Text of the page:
W-5 How to get faculty who have expertise on different aspects of Food-Energy-Water to overcome barriers (intellectual, cultural, institutional, disciplinary) to collaboration


This workshop will enable faculty from natural sciences, social sciences and humanities with expertise in aspects of FEW to share examples of challenges and successes in developing collaboration. There is great interest among the scientific community in the FEW nexus but that most researchers are only looking at one system or perhaps the interplay between two such as energy and water. Relatively few scientists are exploring the three systems as an interacting system of systems. One of the biggest gaps is between Humanities and the sciences. Humanities faculty are instrumental in focusing on “sustainability” as a theme to weave together themes such as food security, energy and the environment, and health and wellness. The workshop will result in a summary document that presents examples of collaborations and recommendations for those who want to work on this trilemma.


  • David Blockstein, Senior Scientist, National Council for Science and the Environment
  • Richard Moore, Senior Fellow, National Council For Science and the Environment, Emeritus; Professor, School of Environment and Natural Resources, The Ohio State University
  • Serpil Guran, Director, Rutgers EcoComplex; Associate Professor of Plant Biology and Pathology, Rutgers University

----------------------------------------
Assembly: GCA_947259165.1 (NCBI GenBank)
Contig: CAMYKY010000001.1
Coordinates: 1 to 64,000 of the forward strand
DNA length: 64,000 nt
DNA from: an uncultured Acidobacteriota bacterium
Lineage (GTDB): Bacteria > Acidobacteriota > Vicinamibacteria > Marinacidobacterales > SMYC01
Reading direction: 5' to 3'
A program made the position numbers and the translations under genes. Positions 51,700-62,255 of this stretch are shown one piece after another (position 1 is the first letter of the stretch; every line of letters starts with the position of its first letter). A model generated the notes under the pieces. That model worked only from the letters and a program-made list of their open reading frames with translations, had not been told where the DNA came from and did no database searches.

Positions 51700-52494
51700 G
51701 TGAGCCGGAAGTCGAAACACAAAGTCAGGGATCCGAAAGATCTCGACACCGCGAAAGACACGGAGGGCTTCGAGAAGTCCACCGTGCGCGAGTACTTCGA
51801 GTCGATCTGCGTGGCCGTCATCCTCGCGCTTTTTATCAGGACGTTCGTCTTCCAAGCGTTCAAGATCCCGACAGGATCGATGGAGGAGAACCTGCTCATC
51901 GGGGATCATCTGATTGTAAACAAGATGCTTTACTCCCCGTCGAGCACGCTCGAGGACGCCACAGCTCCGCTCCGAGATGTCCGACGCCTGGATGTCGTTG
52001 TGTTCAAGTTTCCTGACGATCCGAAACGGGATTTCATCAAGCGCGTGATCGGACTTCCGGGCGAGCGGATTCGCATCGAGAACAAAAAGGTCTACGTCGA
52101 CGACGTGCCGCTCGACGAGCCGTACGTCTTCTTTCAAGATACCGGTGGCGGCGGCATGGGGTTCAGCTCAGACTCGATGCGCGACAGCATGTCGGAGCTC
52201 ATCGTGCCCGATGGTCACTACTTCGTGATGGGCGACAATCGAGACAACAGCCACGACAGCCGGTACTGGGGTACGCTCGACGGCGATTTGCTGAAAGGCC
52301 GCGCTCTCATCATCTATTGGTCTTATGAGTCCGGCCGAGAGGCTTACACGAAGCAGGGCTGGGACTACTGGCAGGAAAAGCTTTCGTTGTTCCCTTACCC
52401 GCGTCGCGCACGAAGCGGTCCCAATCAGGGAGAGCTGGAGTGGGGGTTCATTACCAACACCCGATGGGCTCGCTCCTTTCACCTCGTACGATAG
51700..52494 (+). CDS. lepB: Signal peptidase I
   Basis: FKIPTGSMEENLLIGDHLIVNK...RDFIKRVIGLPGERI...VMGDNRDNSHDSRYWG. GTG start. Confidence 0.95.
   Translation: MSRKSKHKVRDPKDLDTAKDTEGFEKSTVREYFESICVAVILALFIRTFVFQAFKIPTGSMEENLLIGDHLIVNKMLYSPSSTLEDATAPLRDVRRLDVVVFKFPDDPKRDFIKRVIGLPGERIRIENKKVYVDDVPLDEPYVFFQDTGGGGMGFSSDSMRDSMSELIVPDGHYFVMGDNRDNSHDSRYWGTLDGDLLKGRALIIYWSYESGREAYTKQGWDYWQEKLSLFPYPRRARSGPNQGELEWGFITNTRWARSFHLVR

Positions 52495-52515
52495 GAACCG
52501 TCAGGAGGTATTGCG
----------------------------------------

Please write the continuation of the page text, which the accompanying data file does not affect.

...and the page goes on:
Dr. David Blockstein is a member of the education team of the USDA-funded “Climate and Corn-based Cropping Systems CAP (CSCAP or ‘Corn Cap’),” which is a transdisciplinary partnership among 11 institutions creating new science and educational opportunities. He is the Executive Secretary of the Council of Energy Research and Education Leaders (CEREL) and Advisor to the Association for Environmental Studies and Sciences (AESS). (202-207-0004; David@NCSEonline.org)

Richard Moore has been on the executive committee for the Council of Environmental Deans and Directors since 2012. At The Ohio State University (OSU) he served as executive director of the Environmental Sciences Network from 2011 to 2015. He designed and helped implement the first water quality trading project in Ohio that has been running since 2007 and is expanding to cover a quarter of the State of Ohio. As an anthropologist bridging the natural and social sciences, he is the leader for the Sugar Creek water quality project which teamed farmers and researchers to improve the local water quality. He was active in the Kuwait Climate Conference and is presently a PI on the USDA grant “Climate Change, Mitigation, and Adaptation in Corn-based Cropping Systems”. (330-202-3538; moore.11@osu.edu)

Serpil Guran’s responsibilities include management of the EcoComplex operations, programs, business incubator and facilities, as well as providing vision and leadership in establishing the EcoComplex as a clean energy innovation center for the commercialization of clean energy and environmental technologies. Dr. Guran specializes in research, development and assessment of sustainable clean energy; biofuels recycling technologies; and life cycle analysis of clean energy production systems, such as food waste to low carbon energy and assessment of biomass energy potentials to quantify carbon and water savings. She teaches Sustainability and Bioenergy Technologies classes at Rutgers University. (609-499-3600 ext. 4225; guran@aesop.rutgers.edu)

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